Mrs. Clinton back into the White House must now be relegated to history’s
dustbin, where it will share space with the proceedings of the ClintonCare
commission, canceled checks to the Whitewater Development Corporation and the
billing records of the Rose Law Firm. Mrs. Clinton’s political viability has
come to an end after fewer than eight weeks in office.
Unlike the tawdry dealings that led to Bill Clinton’s
impeachment, the pardon scandal implicates Mrs. Clinton as much as, and perhaps
even more than, her husband. After all, it was her brother, not his, who accepted $400,000 to lobby for pardons
for a drug kingpin and a swindler. (Hugh Rodham says he’ll give the money back-although
he hasn’t done it just yet. Even if he does, the restitution won’t make
everything right. Just ask a bank robber.) The Hasidic village in upstate New
Square voted en masse for her , not
him, last fall, after she met with the village’s religious leader. The pardons
for four felons from the village who bilked the federal government out of $40
million raise questions about her
campaign, not his. It was her
campaign treasurer, not his, who helped and advised two of those felons with
their pardon applications.
Mrs. Clinton’s press conference on Feb. 22 was a masterpiece
of evasion-so much so that she deserves a new (if you’ll forgive us) moniker:
“Slick Hillie.” She said she knew nothing about the pardons. She said she knew
nothing of her brother’s involvement. No, no-she didn’t concern herself with
these little matters, because she was very busy preparing to represent the
people of New York. If we had any questions about the pardons, she said, we
ought to ask him , the “him” in
question being her husband.
A move worthy of the Big He himself.
The Clintons have spent the last eight years treating the
American electorate with dismissive contempt. The rage unleashed in the last
few weeks is that of an aggrieved partner who has wised up at last. The
President’s supporters in politics and the press understood all along that they
were in a high-risk relationship, but they had persuaded themselves that, in
his heart, Mr. Clinton loved what they loved. Their devotion only deepened when
they were warned to be wary of him; his enemies were their enemies, too.
Now, with Mr. Clinton stripped of the power and protection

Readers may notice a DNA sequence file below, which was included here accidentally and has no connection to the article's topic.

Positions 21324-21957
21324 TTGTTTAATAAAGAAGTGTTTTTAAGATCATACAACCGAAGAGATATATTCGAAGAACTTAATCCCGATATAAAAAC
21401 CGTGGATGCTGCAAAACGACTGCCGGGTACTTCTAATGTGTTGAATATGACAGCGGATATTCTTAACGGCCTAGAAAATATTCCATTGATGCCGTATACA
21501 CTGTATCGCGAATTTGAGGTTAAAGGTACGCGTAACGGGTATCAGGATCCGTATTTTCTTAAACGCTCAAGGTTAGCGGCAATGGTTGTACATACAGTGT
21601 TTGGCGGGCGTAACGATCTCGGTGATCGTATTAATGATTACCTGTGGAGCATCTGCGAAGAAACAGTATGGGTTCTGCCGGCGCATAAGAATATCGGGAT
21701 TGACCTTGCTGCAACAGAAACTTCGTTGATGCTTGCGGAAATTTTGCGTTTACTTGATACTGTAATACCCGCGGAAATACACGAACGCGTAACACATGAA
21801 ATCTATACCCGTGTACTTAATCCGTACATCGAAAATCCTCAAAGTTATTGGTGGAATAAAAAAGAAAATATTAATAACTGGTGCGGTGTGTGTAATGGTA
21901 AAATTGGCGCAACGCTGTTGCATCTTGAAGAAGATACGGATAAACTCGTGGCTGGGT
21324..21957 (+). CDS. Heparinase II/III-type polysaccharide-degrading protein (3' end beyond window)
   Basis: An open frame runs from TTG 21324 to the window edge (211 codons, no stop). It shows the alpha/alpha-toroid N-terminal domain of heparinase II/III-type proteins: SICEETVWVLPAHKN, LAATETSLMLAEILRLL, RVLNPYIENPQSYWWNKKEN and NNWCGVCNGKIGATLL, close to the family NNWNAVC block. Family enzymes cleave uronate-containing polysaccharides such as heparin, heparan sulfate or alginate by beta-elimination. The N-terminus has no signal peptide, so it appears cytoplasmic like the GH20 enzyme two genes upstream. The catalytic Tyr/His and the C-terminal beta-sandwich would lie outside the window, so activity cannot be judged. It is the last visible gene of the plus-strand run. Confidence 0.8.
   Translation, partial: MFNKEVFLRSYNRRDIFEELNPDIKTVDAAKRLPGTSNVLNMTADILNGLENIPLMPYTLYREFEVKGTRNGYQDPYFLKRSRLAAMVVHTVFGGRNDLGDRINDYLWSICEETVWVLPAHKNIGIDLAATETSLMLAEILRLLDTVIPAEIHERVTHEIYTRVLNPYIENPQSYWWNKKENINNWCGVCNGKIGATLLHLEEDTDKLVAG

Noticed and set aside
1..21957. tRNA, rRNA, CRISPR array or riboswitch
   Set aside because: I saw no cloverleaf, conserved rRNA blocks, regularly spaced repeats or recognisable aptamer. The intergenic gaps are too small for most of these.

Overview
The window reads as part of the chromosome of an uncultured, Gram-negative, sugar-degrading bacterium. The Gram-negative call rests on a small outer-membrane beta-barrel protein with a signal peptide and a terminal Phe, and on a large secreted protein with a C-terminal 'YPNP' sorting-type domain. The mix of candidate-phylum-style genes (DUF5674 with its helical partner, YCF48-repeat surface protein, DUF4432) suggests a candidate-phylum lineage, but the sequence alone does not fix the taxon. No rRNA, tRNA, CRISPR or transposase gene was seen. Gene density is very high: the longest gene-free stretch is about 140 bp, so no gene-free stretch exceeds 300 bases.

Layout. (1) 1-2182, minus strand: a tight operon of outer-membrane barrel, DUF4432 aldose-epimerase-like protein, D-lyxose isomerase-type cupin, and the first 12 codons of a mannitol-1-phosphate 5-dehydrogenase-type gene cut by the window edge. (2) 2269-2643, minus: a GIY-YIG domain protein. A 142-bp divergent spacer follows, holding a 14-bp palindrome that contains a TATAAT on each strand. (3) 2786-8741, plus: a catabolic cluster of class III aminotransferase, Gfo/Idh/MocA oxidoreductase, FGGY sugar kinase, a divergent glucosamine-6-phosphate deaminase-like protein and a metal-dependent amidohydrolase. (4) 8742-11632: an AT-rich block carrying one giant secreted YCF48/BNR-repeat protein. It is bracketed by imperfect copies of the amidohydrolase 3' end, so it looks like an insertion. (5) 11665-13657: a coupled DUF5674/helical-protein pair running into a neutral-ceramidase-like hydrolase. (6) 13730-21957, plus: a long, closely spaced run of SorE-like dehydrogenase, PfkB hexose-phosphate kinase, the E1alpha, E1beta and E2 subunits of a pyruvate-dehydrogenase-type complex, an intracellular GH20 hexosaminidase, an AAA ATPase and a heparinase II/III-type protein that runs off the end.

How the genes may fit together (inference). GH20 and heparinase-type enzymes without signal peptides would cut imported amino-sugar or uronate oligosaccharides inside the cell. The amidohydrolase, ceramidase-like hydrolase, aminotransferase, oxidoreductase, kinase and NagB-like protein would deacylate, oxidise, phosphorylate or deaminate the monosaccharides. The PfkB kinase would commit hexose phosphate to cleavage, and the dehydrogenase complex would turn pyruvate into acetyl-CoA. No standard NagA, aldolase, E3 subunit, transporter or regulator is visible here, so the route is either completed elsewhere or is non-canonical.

of the Presidency, his supporters see him exactly as he is. And the image that
presents itself is terrifyingly close to the caricature his enemies drew of
him. They were right, after all. Mr. Clinton was, in fact, an untrustworthy
low-life who used people for his own purposes and then discarded them. How
could they have been fooled so badly?
Even now, some continue to delude themselves. They attack
Mr. Clinton’s actions, but they can’t bring themselves to admit that Senator
Hillary also is at fault. Most of us, however, now realize that she is an
equally detestable partner in a scandal whose sleazy dealings finally have been
brought to light.
Conservative critics of the Clintons have been amused to see
the former President’s friends writhing in agony on talk shows and in op-ed
columns in recent weeks. They wonder why other Democrats and liberal
commentators are so angry. It’s not as though the Clintons have suddenly become
something they’re not; they’ve been selling their principles to the highest
bidder for years. It’s not as though they’ve betrayed their core values; what
core values did they ever have?
What the critics-understandably satisfied to see their
judgment confirmed yet again-miss is the amount of self-loathing in the Clinton
pile-on. Pro-Clinton commentators and colleagues now realize just how much they
compromised, just how much they excused, just how ridiculous they looked in
their defense of this corrupt couple. The end of the Clinton Presidency and the
beginning of another Bush era has inspired a round of reflection, and Clinton
supporters find they can’t look at themselves in the mirror.
They are ashamed of themselves, which is a good deal more
than anybody can say of the Clintons. Indeed, they remain smug and
self-righteous, certain that New York will forget the early weeks of 2001,
certain that New York will embrace its junior Senator once again.
They have fooled the public before. They believe they can do
Let’s hope that this time, they are wrong.